L.A. city building inspectors arrested on suspicion of accepting bribes


Two Los Angeles city building inspectors were arrested Friday on suspicion of accepting thousands of dollars in bribes in exchange for approving and fast-tracking construction projects by signing off on inspections that in some cases never took place.

FBI agents arrested Hugo Joel Gonzalez, 49, of Eagle Rock and Raoul Joseph Germain, 59, of Altadena after an investigation that began with a tip from a confidential informant last summer.

The informant, a work site manager for a large residential property developer, was a participant in the sting operation, working with an undercover agent who posed as a contractor named “Manny Gonzalez.”


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Hugo Gonzalez accepted $9,000 in bribes from the undercover agent and informant, while Germain took $6,000 from the agent during the investigation, according to affidavits filed with the criminal complaints.

The case has the potential to reach far beyond the two arrests, the affidavits suggest. The informant spoke of paying as many as 40 monetary bribes to building inspectors and called the problem “systemic” at the city agency.

In some cases, the informant said, building inspectors accepted materials and labor for their personal homes. In one instance, the unnamed informant paid for an inspector’s vacation, according to the affidavit.

The informant “never refused to pay a bribe in connection with any such property,” because the payments were the only way to avoid delays and, with some inspectors, the “only way to pass inspections required in connection with residential construction projects,” according to the affidavit.

The city workers inspected homes and duplexes in South Los Angeles

Attorneys for both defendants declined to comment. Assistant U.S. Atty. Joseph Akrotirianakis declined to say whether officials expect to make additional arrests as a result of the investigation.


Gonzalez and Germain were placed on paid administrative leave effective Feb. 28, roughly a month after the Department of Building and Safety received its own anonymous tip, city officials said. The department referred the matter to the LAPD and City Atty. Carmen Trutanich, said Robert “Bud” Ovrom, general manager of the Department of Building and Safety.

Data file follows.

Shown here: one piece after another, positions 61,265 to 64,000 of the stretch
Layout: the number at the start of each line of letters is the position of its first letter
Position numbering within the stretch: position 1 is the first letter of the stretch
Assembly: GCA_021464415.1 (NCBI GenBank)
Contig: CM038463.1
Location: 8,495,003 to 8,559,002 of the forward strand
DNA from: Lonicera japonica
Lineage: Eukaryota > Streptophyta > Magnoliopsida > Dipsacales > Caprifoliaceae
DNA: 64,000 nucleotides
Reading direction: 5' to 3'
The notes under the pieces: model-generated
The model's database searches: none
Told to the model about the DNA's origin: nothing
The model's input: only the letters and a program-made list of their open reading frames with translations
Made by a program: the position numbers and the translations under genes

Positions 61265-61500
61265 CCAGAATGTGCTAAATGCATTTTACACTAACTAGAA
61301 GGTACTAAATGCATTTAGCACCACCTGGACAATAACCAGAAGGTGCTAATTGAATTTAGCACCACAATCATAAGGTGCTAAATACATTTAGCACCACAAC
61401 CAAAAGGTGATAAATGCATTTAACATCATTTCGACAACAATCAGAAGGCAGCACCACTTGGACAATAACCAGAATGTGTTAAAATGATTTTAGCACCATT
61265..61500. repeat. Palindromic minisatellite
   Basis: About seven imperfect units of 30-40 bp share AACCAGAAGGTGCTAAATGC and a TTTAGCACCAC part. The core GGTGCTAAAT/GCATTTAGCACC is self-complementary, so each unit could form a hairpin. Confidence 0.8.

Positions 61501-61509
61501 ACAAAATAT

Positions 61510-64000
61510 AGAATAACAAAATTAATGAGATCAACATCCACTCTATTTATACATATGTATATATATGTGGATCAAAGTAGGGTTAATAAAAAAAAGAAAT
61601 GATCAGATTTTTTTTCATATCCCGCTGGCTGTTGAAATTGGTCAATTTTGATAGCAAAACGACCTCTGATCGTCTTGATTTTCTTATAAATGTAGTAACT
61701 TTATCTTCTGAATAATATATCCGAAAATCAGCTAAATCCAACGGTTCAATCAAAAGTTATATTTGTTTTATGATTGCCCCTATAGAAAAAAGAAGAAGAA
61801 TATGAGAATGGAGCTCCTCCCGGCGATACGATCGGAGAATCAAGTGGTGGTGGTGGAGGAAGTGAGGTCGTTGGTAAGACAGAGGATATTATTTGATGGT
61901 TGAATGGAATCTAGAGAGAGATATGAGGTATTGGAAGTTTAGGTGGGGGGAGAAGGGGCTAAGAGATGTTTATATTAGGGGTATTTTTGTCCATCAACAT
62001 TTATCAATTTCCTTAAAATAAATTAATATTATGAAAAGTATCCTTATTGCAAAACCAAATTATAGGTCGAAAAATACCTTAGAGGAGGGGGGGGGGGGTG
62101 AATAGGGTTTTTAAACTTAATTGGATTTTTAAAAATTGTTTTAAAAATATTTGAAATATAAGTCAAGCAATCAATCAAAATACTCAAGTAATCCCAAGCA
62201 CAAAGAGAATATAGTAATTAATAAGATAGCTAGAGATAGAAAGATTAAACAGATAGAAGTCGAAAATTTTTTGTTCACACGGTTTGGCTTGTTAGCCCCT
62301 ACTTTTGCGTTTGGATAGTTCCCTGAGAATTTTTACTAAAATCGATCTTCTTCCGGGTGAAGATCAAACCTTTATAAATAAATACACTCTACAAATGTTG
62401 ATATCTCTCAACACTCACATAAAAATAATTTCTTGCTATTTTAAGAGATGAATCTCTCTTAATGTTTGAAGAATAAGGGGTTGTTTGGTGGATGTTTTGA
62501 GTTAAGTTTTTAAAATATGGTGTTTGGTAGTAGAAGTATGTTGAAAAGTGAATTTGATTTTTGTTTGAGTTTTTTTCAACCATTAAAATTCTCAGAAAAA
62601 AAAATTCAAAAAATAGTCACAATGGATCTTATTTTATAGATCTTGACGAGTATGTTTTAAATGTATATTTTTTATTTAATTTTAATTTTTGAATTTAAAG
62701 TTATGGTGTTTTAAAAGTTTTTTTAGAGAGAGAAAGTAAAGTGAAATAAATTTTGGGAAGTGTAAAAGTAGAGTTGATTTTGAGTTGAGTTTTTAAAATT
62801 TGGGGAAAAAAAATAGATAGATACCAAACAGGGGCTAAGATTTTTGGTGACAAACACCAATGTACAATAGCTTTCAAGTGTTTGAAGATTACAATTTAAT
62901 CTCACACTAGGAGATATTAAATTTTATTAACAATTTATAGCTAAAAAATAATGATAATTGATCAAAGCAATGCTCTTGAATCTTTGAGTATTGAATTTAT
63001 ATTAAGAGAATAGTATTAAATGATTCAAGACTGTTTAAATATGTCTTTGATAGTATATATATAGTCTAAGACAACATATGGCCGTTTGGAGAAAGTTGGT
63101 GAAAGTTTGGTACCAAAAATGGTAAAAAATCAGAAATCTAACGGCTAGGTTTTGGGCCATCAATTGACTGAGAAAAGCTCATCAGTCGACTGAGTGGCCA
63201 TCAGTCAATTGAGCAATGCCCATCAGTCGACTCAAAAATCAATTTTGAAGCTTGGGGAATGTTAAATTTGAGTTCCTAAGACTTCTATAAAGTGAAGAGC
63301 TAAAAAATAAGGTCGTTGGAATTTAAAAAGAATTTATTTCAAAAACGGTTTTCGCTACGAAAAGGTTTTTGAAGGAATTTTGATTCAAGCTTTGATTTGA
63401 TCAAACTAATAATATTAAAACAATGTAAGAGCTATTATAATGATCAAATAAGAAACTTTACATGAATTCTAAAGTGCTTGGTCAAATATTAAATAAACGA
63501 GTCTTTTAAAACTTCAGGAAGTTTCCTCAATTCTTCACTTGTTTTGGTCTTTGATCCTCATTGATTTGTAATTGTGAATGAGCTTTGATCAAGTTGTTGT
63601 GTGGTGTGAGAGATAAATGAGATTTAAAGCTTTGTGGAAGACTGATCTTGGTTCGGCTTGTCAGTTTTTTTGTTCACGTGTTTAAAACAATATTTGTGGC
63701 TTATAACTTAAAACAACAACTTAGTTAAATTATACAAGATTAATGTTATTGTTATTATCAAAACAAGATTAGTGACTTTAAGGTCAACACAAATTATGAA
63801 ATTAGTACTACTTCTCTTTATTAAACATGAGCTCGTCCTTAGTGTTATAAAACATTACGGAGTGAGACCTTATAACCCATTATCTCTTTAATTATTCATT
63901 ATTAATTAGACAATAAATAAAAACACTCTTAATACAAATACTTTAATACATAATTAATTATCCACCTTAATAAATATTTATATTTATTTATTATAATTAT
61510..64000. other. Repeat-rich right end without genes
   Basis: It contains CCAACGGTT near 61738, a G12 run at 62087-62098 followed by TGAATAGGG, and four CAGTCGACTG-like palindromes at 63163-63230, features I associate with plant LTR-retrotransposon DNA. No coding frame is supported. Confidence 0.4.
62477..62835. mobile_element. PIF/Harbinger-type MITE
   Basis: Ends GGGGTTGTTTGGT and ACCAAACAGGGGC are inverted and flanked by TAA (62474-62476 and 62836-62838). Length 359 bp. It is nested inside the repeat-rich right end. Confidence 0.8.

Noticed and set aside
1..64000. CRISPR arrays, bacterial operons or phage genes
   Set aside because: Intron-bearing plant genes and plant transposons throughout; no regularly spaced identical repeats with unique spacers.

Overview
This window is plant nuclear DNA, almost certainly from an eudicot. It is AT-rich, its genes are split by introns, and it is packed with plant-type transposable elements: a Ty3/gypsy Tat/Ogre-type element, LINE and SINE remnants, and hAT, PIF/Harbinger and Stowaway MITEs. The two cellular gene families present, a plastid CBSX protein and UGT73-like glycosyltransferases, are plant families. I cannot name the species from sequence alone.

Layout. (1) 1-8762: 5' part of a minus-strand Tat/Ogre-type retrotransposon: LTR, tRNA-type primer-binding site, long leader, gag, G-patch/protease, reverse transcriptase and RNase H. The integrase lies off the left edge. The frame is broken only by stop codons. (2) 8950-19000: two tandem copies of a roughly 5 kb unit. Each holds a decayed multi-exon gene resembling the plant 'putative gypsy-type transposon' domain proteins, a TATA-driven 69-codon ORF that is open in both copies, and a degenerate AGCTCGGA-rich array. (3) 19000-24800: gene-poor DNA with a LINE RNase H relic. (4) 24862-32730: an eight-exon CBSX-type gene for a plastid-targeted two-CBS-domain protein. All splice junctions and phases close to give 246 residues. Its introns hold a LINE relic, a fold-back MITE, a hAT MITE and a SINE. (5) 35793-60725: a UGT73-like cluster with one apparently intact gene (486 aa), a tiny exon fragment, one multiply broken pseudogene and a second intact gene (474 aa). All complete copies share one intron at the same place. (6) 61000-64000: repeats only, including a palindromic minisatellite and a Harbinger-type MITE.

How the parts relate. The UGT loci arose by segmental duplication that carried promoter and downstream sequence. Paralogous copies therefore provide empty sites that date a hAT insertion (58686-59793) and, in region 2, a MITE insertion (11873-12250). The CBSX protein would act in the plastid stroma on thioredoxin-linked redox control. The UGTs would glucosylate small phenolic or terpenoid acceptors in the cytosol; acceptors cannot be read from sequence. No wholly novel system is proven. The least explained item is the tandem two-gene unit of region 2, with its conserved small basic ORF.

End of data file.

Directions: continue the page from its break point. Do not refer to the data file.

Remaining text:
“We appreciate the involvement of the FBI, but we were already far down the road on this investigation before we learned of the FBI’s involvement,” Ovrom said.

Germain joined the department in 2005 and earns just over $90,000 per year. Gonzalez was hired in 2006 and earns nearly $88,000 annually. Both men were assigned to South Los Angeles and were responsible for evaluating elements of construction projects considered critical to the safety of a building’s inhabitants, including the foundation, electrical wiring and fire alarms.

In some cases, according to the court documents, they signed off on permits without setting foot on the work site.

Council members said Friday they want to know if the city department has a deeper problem. Councilwoman Jan Perry, whose district includes part of South Los Angeles, called the allegations “deplorable” and said the residents deserve housing that meets the highest safety standards.

A spokesman for the Los Angeles Department of Building and Safety said his agency has determined that the homes at the center of the investigation meet safety standards.

If convicted, the two men face a maximum sentence of 10 years in prison and a fine of $250,000. Germain was released on a $100,000 bond on the condition that he resolve an outstanding warrant on a traffic ticket. Gonzalez, deemed a flight risk by the judge because of his frequent travel to Mexico, remains jailed.

According to the affidavit, Gonzalez told the informant to wire him money because he was in Colima, Mexico. During one recorded meeting with the informant, Gonzalez complained about a woman employed by the same contractor the informant worked for and said, “I’m telling you, I’ll kill her and go back to Mexico.”

In another recorded exchange, Germain advised the FBI’s undercover agent — still posing as a subcontractor — to hide the fact that no inspections had been performed, going so far as to hand him a written cover story, according to the affidavit. Germain also said he was immune from disciplinary action from the Building and Safety Department because he already worked in the most undesirable part of the city.